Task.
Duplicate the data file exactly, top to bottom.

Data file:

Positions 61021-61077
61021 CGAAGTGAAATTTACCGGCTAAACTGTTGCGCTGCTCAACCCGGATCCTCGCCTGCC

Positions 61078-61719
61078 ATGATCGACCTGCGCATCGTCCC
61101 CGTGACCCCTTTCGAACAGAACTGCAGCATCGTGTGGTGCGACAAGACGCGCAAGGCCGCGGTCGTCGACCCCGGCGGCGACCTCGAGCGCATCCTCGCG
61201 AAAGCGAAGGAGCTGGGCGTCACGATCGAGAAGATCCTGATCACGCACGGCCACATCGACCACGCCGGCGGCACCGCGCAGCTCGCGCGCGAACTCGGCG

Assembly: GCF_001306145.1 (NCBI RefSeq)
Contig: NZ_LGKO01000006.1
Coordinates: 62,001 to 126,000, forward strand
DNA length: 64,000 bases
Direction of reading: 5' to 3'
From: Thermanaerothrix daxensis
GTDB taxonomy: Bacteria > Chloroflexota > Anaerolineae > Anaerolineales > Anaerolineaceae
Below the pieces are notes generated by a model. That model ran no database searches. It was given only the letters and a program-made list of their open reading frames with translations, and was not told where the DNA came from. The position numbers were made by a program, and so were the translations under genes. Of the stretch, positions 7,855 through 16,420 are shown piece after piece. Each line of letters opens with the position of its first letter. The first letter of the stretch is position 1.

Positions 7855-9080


Positions 61021-61077
61021 CGAAGTGAAATTTACCGGCTAAACTGTTGCGCTGCTCAACCCGGATCCTCGCCTGCC

Positions 61078-61719
61078 ATGATCGACCTGCGCATCGTCCC
61101 CGTGACCCCTTTCGAACAGAACTGCAGCATCGTGTGGTGCGACAAGACGCGCAAGGCCGCGGTCGTCGACCCCGGCGGCGACCTCGAGCGCATCCTCGCG
61201 AAAGCGAAGGAGCTGGGCGTCACGATCGAGAAGATCCTGATCACGCACGGCCACATCGACCACGCCGGCGGCACCGCGCAGCTCGCGCGCGAACTCGGCG

Assembly: GCF_001306145.1 (NCBI RefSeq)
Contig: NZ_LGKO01000006.1
Coordinates: 62,001 to 126,000, forward strand
DNA length: 64,000 bases
Direction of reading: 5' to 3'
From: Thermanaerothrix daxensis
GTDB taxonomy: Bacteria > Chloroflexota > Anaerolineae > Anaerolineales > Anaerolineaceae
Below the pieces are notes generated by a model. That model ran no database searches. It was given only the letters and a program-made list of their open reading frames with translations, and was not told where the DNA came from. The position numbers were made by a program, and so were the translations under genes. Of the stretch, positions 7,855 through 16,420 are shown piece after piece. Each line of letters opens with the position of its first letter. The first letter of the stretch is position 1.

Positions 7855-9080